INFO [39265e18] Running /usr/bin/env mkdir mrsk_lock && echo "TG9ja2VkIGJ5OiAgYXQgMjAyMy0wNS0wOVQwOToyNzoxNloKVmVyc2lvbjog
" > mrsk_lock/details on
  ERROR (Net::SSH::AuthenticationFailed): Authentication failed for user [email protected]

❯ ssh [email protected]
Welcome to Ubuntu 22.10 (GNU/Linux 5.19.0-23-generic x86_64)

 * Documentation:
 * Management:
 * Support:

  System information as of Tue May  9 09:26:40 UTC 2023

  System load:  0.0               Users logged in:       0
  Usage of /:   6.7% of 24.06GB   IPv4 address for eth0:
  Memory usage: 19%               IPv4 address for eth0:
  Swap usage:   0%                IPv4 address for eth1:
  Processes:    98

0 updates can be applied immediately.

New release '23.04' available.
Run 'do-release-upgrade' to upgrade to it.

Last login: Tue May  9 09:26:41 2023 from

So Ruby SSH Authentication failed even though I had the host configured in the SSH config and the standard SSH login worked without issue. Then a bad thought occurs to me. "Does it care....what the key is called? Nobody would make a tool that relies on SSH and assume it's id_rsa right?"

❯ mrsk deploy
Acquiring the deploy lock
fatal: ambiguous argument 'HEAD': unknown revision or path not in the working tree.
Use '--' to separate paths from revisions, like this:
'git <command> [<revision>...] -- [<file>...]'
  INFO [6c25e218] Running /usr/bin/env mkdir mrsk_lock && echo "TG9ja2VkIGJ5OiAgYXQgMjAyMy0wNS0wOVQwOTo1Mjo0NloKVmVyc2lvbjog
" > mrsk_lock/details on
Enter passphrase for /root/.ssh/id_rsa:

Moving past the bad SSH

Then I get this error:

❯ mrsk deploy
Acquiring the deploy lock
fatal: ambiguous argument 'HEAD': unknown revision or path not in the working tree.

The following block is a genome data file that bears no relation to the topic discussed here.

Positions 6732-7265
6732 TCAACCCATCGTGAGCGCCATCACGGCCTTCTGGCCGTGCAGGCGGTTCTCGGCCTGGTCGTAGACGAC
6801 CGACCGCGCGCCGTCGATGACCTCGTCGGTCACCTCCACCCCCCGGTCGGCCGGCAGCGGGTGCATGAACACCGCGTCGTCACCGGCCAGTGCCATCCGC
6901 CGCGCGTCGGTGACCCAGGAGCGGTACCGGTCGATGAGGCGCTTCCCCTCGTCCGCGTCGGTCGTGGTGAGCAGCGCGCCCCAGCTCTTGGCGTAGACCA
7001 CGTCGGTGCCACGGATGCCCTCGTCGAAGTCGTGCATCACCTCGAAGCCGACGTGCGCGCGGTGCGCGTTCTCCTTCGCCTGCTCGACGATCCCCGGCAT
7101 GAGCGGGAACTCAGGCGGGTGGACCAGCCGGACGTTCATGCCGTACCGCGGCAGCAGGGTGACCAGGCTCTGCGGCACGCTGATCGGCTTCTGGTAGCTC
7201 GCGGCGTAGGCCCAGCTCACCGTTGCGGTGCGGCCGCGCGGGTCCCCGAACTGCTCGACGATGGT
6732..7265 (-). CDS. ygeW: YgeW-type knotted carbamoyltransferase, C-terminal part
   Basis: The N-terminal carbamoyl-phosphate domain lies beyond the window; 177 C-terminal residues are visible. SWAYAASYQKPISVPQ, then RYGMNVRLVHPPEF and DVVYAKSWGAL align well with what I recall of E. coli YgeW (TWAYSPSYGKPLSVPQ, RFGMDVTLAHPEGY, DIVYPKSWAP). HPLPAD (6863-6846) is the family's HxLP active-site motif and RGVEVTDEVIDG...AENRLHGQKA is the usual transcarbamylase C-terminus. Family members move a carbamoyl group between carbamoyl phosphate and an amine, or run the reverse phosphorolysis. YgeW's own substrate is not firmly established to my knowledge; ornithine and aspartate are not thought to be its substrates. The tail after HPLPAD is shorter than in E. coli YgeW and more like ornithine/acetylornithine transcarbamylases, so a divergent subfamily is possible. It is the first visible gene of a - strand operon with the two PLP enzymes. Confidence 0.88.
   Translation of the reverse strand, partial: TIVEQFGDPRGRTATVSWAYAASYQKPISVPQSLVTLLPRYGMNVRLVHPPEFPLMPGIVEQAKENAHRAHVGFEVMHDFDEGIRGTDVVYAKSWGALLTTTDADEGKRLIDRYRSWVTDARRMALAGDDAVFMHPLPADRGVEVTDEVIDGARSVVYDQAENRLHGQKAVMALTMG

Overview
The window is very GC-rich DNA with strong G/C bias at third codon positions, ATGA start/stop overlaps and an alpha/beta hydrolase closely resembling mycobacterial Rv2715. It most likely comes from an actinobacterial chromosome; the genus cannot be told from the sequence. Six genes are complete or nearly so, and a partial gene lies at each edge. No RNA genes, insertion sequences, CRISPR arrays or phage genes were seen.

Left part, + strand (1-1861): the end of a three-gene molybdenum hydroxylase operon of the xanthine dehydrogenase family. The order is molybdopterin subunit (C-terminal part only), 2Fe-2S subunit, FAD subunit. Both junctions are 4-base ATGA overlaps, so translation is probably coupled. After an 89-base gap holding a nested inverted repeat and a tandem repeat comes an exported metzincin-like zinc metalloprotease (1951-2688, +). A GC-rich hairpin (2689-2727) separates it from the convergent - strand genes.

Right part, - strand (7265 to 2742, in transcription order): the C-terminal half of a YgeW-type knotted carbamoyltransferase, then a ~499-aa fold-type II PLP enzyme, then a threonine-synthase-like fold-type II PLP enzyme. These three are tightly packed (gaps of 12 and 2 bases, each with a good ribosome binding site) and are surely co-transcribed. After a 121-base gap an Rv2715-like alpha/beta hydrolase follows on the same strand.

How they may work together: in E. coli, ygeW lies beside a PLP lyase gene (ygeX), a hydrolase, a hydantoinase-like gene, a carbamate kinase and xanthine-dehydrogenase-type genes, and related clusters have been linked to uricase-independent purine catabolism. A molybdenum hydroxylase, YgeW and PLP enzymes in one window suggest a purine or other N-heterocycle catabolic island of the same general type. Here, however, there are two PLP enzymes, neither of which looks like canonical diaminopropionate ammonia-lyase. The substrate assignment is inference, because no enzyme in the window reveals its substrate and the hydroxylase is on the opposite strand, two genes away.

Use '--' to separate paths from revisions, like this:
'git <command> [<revision>...] -- [<file>...]'
  INFO [3b53d161] Running /usr/bin/env mkdir mrsk_lock && echo "TG9ja2VkIGJ5OiAgYXQgMjAyMy0wNS0wOVQwOTo1ODoyOVoKVmVyc2lvbjog
" > mrsk_lock/details on
Enter passphrase for /root/.ssh/id_rsa:
  INFO [3b53d161] Finished in 6.094 seconds with exit status 0 (successful).
Log into image registry...
  INFO [2522df8b] Running docker login -u [REDACTED] -p [REDACTED] on localhost
  INFO [2522df8b] Finished in 1.209 seconds with exit status 0 (successful).
  INFO [2e872232] Running docker login -u [REDACTED] -p [REDACTED] on
  Finished all in 1.3 seconds
Releasing the deploy lock
  INFO [2264c2db] Running /usr/bin/env rm mrsk_lock/details && rm -r mrsk_lock on
  INFO [2264c2db] Finished in 0.064 seconds with exit status 0 (successful).
  ERROR (SSHKit::Command::Failed): docker exit status: 127
docker stdout: Nothing written
docker stderr: bash: line 1: docker: command not found

docker command not found? I thought MRSK set it up.

From the GitHub:

This will:

    Connect to the servers over SSH (using root by default, authenticated by your ssh key)
    Install Docker on any server that might be missing it (using apt-get): root access is needed via ssh for this.
    Log into the registry both locally and remotely
    Build the image using the standard Dockerfile in the root of the application.
    Push the image to the registry.
    Pull the image from the registry onto the servers.
    Ensure Traefik is running and accepting traffic on port 80.
    Ensure your app responds with 200 OK to GET /up.
    Start a new container with the version of the app that matches the current git version hash.
    Stop the old container running the previous version of the app.
    Prune unused images and stopped containers to ensure servers don't fill up.


root@ubuntu-s-1vcpu-1gb-fra1-01:~# which docker

Fine I guess I'll install Docker. Not feeling like this is saving a lot of time vs rsyncing a Docker Compose file over.

sudo apt update
sudo apt upgrade -y
sudo apt install -y curl git
sudo usermod -a -G docker ubuntu

Now we have Docker on the machine.

Did it work after that?

Yeah so my basic Flask app needed to have a new route added to it, but once I saw that you need to configure a route at /up  and did that, worked fine. The traffic is successfully paused during deployment and rerun once the application is healthy again. Overall once I got it running it worked much as intended.

I also tried accessories, which is their term for necessary internal services like mysql. These are more like standard Docker compose commands but they're nice to be able to include. Again, it feels a little retro to say "please install mysql on the mysql box" and just hope that box doesn't go down, but it's totally serviceable. I didn't encounter anything interesting with the accessory testing.